Cone snails produce a fast-acting and often paralyzing venom that is usually injected into their prey or predator through a hypodermic needle-like modified radula tooth. Many diverse compounds are found in their venom including small molecules, peptides and enzymes. However, peptidic toxins called conotoxins (10–40 residues and 2–4 disulfide bonds) largely dominate these cocktails. These disulfide rich toxins are very valuable pharmacological tools for investigating the function of ions channels, G-protein coupled receptors, transporters and enzymes. Here, we report on the synthesis, structure determination and biological activities of two α-conotoxins, CIA and CIB, found in the predatory venom of the piscivorous species Conus catus. CIA is a typical 3/5 α-conotoxin that blocks the rat muscle type nAChR with an IC50 of 5.7 nM. Interestingly, CIA also inhibits the neuronal rat nAChR subtype α3β2 with an IC50 of 2.06 μM. CIB is a 4/7 α-conotoxin that blocks rat neuronal nAChR subtypes, including α3β2 (IC50 = 128.9 nM) and α7 (IC50 = 1.51 μM). High resolution NMR structures revealed typical α-conotoxin folds for both peptides. We also investigated the in vivo effects of these toxins on fish, since both peptides were identified in the predatory venom of C. catus. Consistent with their pharmacology, CIA was highly paralytic to zebrafish (ED50 = 110 μg/kg), whereas CIB did not affect the mobility of the fish. In conclusion, CIA likely participates in prey capture through muscle paralysis, while the putative ecological role of CIB remains to be elucidated. Full article
(This article belongs to the Special Issue Toxins and Ion Channels)
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Graphical abstract

Open AccessArticle
Selective Closed-State Nav1.7 Blocker JZTX-34 Exhibits Analgesic Effects against Pain
Received: 27 December 2017 / Revised: 26 January 2018 / Accepted: 31 January 2018 / Published: 2 February 2018
Cited by 3 | PDF Full-text (2960 KB) | HTML Full-text | XML Full-text | Supplementary Files
Abstract
Jingzhaotoxin-34 (JZTX-34) is a selective inhibitor of tetrodotoxin-sensitive (TTX-S) sodium channels. In this study, we found that JZTX-34 selectively acted on Nav1.7 with little effect on other sodium channel subtypes including Nav1.5. If the DIIS3-S4 linker of Nav1.5 is substituted by the correspond [...] Read more.
Jingzhaotoxin-34 (JZTX-34) is a selective inhibitor of tetrodotoxin-sensitive (TTX-S) sodium channels. In this study, we found that JZTX-34 selectively acted on Nav1.7 with little effect on other sodium channel subtypes including Nav1.5. If the DIIS3-S4 linker of Nav1.5 is substituted by the correspond linker of Nav1.7, the sensitivity of Nav1.5 to JZTX-34 extremely increases to 1.05 µM. Meanwhile, a mutant D816R in the DIIS3-S4 linker of Nav1.7 decreases binding affinity of Nav1.7 to JZTX-34 about 32-fold. The reverse mutant R800D at the corresponding position in Nav1.5 greatly increased its binding affinity to JZTX-34. This implies that JZTX-34 binds to DIIS3-S4 linker of Nav1.7 and the critical residue of Nav1.7 is D816. Unlike β-scorpion toxin trapping sodium channel in an open state, activity of JZTX-34 requires the sodium channel to be in a resting state. JZTX-34 exhibits an obvious analgesic effect in a rodent pain model. Especially, it shows a longer duration and is more effective than morphine in hot pain models. In a formalin-induced pain model, JZTX-34 at dose of 2 mg/kg is equipotent with morphine (5 mg/kg) in the first phase and several-fold more effective than morphine in second phase. Taken together, our data indicate that JZTX-34 releases pain by selectively binding to the domain II voltage sensor of Nav1.7 in a closed configuration. Full article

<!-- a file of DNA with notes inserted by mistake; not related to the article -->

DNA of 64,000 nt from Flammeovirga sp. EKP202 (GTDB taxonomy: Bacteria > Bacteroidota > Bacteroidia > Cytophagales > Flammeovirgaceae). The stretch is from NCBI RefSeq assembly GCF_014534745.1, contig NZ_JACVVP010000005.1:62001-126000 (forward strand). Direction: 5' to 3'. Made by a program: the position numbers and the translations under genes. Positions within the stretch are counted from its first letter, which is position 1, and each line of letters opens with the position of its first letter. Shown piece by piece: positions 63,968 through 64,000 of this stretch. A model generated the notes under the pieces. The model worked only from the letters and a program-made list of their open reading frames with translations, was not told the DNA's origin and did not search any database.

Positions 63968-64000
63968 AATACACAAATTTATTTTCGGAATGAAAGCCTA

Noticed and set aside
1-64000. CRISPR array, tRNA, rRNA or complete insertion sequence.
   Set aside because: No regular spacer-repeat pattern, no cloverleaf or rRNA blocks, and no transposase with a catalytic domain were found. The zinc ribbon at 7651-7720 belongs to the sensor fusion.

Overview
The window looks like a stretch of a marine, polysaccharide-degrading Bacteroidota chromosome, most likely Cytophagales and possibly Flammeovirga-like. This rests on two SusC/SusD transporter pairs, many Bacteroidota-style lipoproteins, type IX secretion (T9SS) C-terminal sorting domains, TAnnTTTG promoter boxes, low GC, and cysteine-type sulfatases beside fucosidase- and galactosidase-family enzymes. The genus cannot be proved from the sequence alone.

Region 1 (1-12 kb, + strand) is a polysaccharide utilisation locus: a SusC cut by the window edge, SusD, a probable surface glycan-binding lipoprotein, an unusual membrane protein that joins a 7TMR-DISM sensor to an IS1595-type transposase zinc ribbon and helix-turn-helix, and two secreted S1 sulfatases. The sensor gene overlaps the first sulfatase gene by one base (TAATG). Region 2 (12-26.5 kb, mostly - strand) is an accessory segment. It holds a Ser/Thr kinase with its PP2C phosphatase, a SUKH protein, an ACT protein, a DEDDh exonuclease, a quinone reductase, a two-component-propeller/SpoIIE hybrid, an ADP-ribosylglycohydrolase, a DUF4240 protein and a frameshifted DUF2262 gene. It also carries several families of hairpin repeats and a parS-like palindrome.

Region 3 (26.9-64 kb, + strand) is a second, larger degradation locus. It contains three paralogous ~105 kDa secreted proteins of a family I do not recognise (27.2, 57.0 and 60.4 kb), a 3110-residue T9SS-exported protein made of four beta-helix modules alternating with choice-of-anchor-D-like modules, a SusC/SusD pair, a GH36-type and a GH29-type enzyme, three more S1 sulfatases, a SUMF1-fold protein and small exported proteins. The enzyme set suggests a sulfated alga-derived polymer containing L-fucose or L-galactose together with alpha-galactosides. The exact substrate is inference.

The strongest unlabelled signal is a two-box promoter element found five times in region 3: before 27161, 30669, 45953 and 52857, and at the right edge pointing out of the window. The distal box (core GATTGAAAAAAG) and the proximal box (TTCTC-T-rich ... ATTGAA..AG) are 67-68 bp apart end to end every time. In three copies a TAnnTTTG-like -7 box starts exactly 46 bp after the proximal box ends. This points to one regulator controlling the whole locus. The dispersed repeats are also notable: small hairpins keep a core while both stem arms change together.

(This article belongs to the Special Issue Toxins and Ion Channels)
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Figure 1

Open AccessArticle
P2X-Receptor Antagonists Inhibit the Interaction of S. aureus Hemolysin A with Membranes
Toxins 2017, 9(10), 332; https://doi.org/10.3390/toxins9100332
Received: 7 September 2017 / Revised: 8 October 2017 / Accepted: 15 October 2017 / Published: 19 October 2017
Cited by 1 | PDF Full-text (7397 KB) | HTML Full-text | XML Full-text
Abstract
The pore forming hemolysin A, Hla, is a major virulence factor of Staphylococcus aureus. Apparently, 1–2 pore(s) per cell suffice(s) to cause cell death. Accumulated experimental evidence points towards a major role of ATP-gated purinergic receptors (P2XR) for hemolysis caused by Hla, [...] Read more.
The pore forming hemolysin A, Hla, is a major virulence factor of Staphylococcus aureus. Apparently, 1–2 pore(s) per cell suffice(s) to cause cell death. Accumulated experimental evidence points towards a major role of ATP-gated purinergic receptors (P2XR) for hemolysis caused by Hla, complement and other pore forming proteins, presumably by increasing membrane permeability. Indeed, in experiments employing rabbit erythrocytes, inhibitory concentrations of frequently employed P2XR-antagonists were in a similar range as previously reported for erythrocytes of other species and other toxins. However, Hla-dependent hemolysis was not enhanced by extracellular ATP, and oxidized adenosinetriphosphate (oxATP) had only a minor inhibitory effect. Unexpectedly, P2XR-inhibitors also prevented Hla-induced lysis of pure lipid membranes, demonstrating that the inhibition did not even depend on the presence of P2XR. Fluorescence microscopy and gel-electrophoresis clearly revealed that P2XR-inhibitors interfere with binding and subsequent oligomerisation of Hla with membranes. Similar results were obtained employing HaCaT-cells. Furthermore, calorimetric data and hemolysis experiments with Hla pre-treated with pyridoxal phosphate-6-azophenyl-2′,4′-disulfonic acid (PPADS) showed that this compound directly binds to Hla. Our results call for a critical re-assessment of the appealing concept, which suggests that P2XR are general amplifiers of damage by pore-forming proteins. Full article
(This article belongs to the Special Issue Toxins and Ion Channels)
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Graphical abstract